The real elephants, I mean. The political elephants are probably headed for slaughter next fall.
Hats off, though. This is a good call, welcomed by animal-lovers of all political stripes. I’m curious to know what made him change his mind.
Put big game trophy decision on hold until such time as I review all conservation facts. Under study for years. Will update soon with Secretary Zinke. Thank you!
— Donald J. Trump (@realDonaldTrump) November 18, 2017
The Fish and Wildlife Service lets big-game hunters import trophies from animals they’ve killed in Africa if there’s evidence that the hunt is good for conservation. You know how that works, or how it’s supposed to work: American hunters pay big bucks for the right to shoot an elephant or a lion and, ideally, the local government plows some of that revenue into growing the herd. The hunters get their trophy, the species thrives under human protection, Africans get some cash they can use for development. Everyone wins, except the, er, dead elephant whose head is mounted on some guy’s wall. Three years ago, though, Obama’s administration concluded that it wasn’t getting reliable evidence of conservation from Zimbabwe (or from Zambia) so it banned trophy imports from the country outright. Two days ago, Trump’s Fish and Wildlife Service lifted the ban.
Obvious question: Why the hell would you greenlight big-game hunting in Zimbabwe at a moment when the country’s even less stable than usual? According to WaPo, Zimbabwe’s government finally provided sufficient documentation of conservation efforts to get approval from the U.S. for hunting. The problem is, it’s not clear if Zimbabwe even has a government right now and less clear whether they’ll have a government tomorrow. On a good day the regime is deeply corrupt. On a bad day — and a very bad day might be coming soon — God only knows what it might be willing to do for money. Maybe it’ll have open season on the local wildlife for rich safarists, with no limits to how many one can shoot. Or maybe poachers will run wild amid the civil turmoil, killing elephants and lions indiscriminately to sell their hides and tusks abroad.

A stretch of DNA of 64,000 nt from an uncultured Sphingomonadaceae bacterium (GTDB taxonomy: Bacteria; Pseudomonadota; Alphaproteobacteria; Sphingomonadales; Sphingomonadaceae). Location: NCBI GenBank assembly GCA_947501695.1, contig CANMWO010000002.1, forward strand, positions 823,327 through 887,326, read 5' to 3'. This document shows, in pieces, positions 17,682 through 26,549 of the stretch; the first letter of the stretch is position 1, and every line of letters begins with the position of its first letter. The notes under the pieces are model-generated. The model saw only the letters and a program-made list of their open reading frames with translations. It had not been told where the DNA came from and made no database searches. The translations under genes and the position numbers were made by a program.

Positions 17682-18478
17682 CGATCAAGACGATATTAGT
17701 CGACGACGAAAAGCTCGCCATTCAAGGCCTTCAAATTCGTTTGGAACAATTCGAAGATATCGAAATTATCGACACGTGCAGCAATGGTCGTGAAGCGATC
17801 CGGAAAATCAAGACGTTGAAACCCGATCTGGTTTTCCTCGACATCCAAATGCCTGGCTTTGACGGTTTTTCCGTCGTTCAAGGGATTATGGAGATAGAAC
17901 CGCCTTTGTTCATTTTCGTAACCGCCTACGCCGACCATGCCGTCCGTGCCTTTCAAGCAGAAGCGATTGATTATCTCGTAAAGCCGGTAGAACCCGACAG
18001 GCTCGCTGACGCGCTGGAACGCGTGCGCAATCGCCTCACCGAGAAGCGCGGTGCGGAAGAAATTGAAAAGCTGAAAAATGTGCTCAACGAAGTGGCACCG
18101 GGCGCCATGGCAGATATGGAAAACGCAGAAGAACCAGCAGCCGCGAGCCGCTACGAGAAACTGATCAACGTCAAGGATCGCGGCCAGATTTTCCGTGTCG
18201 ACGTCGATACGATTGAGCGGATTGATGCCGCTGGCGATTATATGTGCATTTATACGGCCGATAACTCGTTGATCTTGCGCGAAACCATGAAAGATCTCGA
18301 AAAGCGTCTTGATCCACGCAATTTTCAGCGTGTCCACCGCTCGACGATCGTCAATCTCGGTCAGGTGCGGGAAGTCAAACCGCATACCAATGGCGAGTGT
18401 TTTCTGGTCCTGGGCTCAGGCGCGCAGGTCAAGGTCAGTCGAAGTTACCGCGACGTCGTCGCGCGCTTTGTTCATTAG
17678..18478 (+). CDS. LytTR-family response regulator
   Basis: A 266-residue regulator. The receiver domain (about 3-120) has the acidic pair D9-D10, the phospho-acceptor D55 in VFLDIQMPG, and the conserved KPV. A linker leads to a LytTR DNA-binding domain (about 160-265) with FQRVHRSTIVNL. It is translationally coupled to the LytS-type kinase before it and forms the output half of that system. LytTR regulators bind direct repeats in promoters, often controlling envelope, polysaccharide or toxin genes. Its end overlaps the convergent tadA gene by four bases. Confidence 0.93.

Ed Royce, the Republican chairman of the House Foreign Relations Committee, couldn’t believe that Team Trump picked this moment of all moments to relax regulations on hunting in Zimbabwe.
“Today Zimbabwe is in economic and political crisis. American citizens in the country are advised to go outdoors only when necessary. In this moment of turmoil, I have zero confidence that the regime – which for years has promoted corruption at the highest levels – is properly managing and regulating conservation programs. Furthermore, I am not convinced that elephant populations in the area warrant overconcentration measures.
“The administration should withdraw this decision until Zimbabwe stabilizes. Elephants and other big game in Africa are blood currency for terrorist organizations, and they are being killed at an alarming rate. Stopping poaching isn’t just about saving the world’s most majestic animals for the future – it’s about our national security.”